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Set theory has a very convenient and well established curly brace notation to specify a set by its elements: $\{2,3,4,6\}$ or $\{\text{finite subgroups of }SU(2)\}$ are simple examples.

There should be a similar convenient notation for specifying a category by its objects and morphisms. Such a notation should easily accommodate categorical constructions such as slice categories. For example a double slash notation to separate objects and morphisms would define a slice category by something like (I am making this up!) $$ \mathcal{C}\downarrow X= [ Y\to^f X : [Y//f]\in \mathcal C\quad // \quad (Y\to^f X)\to^h (Z\to^g X): [Y,Z//h] \in \mathcal C, g\circ h=f] $$ (a commutative diagram in the second part of the specification would be more convenient here, but it should also be possible to typeset the notation inline).

Do such notations already exist? Whether they do or not, what notations would contributors recommend or suggest?

Update. Many thanks for comments made here. So far I most like the observation that clearly describing the morphisms makes the objects implicit. Still, I think beginners need the objects too, and have been experimenting with a notation like the one above, but using "staples" instead of square brackets, and introducing morphisms after objects by a vertical rectangular block (a bit like a closed staple). 2-morphisms could then be introduced in a similar way by a double block (a block with a vertical line through it). While the answers convince me that such notation is often unnecessary and maybe unhelpful sometimes, I'm not convinced such notation would be worthless.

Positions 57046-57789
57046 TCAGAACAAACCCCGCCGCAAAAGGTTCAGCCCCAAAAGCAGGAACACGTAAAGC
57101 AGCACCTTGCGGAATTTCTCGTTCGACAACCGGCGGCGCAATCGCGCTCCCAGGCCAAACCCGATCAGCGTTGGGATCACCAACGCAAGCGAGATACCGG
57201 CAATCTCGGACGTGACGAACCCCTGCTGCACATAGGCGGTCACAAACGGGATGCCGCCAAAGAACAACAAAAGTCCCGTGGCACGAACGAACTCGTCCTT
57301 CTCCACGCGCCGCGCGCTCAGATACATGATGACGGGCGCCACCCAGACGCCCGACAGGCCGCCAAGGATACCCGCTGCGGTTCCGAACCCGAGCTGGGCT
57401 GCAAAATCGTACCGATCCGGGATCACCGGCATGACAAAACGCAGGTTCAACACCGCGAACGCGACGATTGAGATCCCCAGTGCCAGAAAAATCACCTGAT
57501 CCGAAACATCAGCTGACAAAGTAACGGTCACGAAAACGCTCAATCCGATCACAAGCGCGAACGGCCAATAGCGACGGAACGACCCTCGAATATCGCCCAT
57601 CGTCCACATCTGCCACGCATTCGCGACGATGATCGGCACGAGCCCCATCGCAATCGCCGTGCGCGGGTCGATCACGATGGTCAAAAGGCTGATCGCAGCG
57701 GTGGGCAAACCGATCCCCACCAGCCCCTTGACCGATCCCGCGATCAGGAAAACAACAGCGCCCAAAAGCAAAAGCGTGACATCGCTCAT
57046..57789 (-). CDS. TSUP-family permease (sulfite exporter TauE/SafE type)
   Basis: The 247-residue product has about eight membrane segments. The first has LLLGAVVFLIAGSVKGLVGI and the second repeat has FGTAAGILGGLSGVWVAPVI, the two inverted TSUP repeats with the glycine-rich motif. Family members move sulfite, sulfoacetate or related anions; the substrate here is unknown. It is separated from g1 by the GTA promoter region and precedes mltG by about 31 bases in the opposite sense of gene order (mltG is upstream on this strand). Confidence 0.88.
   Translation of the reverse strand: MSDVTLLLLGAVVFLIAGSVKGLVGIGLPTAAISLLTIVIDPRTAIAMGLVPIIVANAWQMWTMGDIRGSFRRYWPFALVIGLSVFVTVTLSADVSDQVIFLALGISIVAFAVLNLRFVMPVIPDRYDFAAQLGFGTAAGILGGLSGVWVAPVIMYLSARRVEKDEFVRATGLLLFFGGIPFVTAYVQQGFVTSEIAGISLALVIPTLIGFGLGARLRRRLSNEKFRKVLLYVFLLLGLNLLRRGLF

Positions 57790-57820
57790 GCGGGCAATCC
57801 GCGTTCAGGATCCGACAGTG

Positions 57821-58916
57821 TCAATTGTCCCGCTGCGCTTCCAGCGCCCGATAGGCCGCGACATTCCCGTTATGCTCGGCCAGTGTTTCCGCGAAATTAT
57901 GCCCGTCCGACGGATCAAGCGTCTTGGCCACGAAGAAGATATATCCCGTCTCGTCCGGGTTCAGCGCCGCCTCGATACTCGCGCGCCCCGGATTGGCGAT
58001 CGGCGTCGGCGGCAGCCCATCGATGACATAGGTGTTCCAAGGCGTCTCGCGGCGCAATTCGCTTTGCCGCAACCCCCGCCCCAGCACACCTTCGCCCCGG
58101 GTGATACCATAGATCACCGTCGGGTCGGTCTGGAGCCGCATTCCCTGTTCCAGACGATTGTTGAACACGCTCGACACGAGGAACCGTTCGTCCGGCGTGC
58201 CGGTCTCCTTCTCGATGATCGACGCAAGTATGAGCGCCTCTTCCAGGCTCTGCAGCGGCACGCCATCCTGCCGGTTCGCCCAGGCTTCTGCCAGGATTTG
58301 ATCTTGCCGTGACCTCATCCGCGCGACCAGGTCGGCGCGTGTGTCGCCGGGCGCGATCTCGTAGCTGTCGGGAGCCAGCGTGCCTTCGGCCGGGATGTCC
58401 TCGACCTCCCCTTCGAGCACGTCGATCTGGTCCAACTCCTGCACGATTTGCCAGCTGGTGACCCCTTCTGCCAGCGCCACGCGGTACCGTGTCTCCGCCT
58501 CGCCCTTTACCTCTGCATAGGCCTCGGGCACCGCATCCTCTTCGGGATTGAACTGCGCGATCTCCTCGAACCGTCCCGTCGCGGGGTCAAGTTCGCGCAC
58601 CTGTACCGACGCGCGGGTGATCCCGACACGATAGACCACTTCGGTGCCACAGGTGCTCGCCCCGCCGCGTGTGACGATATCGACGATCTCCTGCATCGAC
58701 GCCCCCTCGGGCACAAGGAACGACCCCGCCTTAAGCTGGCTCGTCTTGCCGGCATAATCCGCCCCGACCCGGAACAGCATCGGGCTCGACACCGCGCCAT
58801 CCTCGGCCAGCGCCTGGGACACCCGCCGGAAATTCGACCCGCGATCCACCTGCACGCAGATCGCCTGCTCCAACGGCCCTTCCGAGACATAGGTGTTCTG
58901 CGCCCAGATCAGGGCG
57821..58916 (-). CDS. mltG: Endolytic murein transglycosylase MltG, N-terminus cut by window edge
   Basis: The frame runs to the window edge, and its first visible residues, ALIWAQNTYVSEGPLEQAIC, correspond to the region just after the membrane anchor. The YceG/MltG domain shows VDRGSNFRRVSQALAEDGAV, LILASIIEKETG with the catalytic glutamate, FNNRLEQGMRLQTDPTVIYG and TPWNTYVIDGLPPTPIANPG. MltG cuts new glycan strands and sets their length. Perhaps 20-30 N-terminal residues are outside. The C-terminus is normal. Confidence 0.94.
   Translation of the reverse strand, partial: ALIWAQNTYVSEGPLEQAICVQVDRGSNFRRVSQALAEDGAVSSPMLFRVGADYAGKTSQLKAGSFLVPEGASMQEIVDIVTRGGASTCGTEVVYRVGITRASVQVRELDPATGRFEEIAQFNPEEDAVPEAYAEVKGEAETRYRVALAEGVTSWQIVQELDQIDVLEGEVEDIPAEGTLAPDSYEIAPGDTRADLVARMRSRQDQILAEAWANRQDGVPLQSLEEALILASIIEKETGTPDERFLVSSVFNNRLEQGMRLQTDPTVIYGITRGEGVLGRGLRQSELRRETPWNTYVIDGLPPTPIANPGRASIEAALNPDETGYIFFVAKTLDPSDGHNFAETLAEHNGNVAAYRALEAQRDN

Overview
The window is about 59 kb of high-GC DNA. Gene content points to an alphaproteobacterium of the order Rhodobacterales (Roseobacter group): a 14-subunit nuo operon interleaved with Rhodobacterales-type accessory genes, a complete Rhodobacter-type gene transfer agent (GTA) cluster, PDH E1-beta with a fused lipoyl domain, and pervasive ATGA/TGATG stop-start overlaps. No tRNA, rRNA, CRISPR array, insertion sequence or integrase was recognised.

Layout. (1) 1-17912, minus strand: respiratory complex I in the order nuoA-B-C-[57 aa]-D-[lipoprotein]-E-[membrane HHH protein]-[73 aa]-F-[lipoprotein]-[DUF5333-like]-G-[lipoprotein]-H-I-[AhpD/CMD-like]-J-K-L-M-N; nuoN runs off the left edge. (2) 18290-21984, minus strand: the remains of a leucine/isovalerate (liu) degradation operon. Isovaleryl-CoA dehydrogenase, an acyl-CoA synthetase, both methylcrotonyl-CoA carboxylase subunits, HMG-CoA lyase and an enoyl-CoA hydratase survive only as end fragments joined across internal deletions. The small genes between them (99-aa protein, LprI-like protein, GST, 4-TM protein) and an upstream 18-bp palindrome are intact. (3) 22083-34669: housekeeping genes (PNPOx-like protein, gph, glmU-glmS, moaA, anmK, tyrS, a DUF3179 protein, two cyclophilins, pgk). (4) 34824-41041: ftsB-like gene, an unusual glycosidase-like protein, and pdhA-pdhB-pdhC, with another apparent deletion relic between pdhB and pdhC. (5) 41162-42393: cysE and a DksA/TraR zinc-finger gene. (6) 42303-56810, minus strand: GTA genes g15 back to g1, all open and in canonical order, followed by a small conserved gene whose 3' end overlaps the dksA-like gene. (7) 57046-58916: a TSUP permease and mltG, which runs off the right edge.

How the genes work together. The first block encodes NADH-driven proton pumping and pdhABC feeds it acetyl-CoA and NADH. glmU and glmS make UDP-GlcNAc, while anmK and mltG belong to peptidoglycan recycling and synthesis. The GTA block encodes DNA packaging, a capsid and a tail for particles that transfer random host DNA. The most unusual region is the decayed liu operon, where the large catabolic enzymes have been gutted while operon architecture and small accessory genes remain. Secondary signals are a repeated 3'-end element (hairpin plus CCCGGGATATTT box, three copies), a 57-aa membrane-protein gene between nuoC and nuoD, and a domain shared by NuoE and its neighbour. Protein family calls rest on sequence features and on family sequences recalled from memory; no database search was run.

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I would advise against using double slash as you propose (especially $Y//f$) as this is a notation for a 'homotopy' or weak quotient in some settings. An example is $X//G$, with $X$ a $G$-set, $G$ a group, this is then the action groupoid associated to the action. –  David Roberts Dec 12 '10 at 23:10
    
Also, what is your motivation? Are you trying to formalise notation so as to computer readable? I agree with Andrej's answer that 1-dimensional notation for categories is strained except in simple situations. It is far better to expend some words explaining what a simple, unambiguous notation means (like $f\downarrow g$ for a comma category) and then use that. "should easily accommodate categorical constructions" - well, that would be nice, but not always neat. I would consider thinking about 2-dimensional notation, since you seem to want to work in the 2-category Cat. Cont.. –  David Roberts Dec 12 '10 at 23:15
    
I'm definitely not proposing any notation! I also tried a double pipe while formulating this question. However, morphisms are closely related to weak quotients (as the example of a point/G illustrates). –  David MJC Dec 12 '10 at 23:18